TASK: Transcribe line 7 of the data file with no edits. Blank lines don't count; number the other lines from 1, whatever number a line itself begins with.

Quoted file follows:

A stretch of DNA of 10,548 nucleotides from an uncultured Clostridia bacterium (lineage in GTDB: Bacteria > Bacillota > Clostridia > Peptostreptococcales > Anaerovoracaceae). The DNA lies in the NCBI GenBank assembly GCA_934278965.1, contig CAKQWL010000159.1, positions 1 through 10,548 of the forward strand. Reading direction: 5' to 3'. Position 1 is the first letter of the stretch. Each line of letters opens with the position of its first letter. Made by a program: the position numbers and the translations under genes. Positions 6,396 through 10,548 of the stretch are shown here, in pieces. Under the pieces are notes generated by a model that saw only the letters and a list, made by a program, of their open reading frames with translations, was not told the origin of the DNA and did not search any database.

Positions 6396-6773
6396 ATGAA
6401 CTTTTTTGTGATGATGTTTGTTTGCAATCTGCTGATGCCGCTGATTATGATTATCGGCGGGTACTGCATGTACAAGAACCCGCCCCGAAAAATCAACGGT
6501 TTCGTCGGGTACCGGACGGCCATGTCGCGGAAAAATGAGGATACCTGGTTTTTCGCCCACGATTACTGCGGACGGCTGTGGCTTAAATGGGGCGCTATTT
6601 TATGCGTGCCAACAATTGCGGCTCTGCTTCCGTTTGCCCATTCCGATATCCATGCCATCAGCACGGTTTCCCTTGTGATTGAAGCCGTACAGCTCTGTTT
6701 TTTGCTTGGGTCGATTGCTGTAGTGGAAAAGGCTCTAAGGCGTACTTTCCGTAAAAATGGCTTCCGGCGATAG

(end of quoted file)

6701 TTTGCTTGGGTCGATTGCTGTAGTGGAAAAGGCTCTAAGGCGTACTTTCCGTAAAAATGGCTTCCGGCGATAG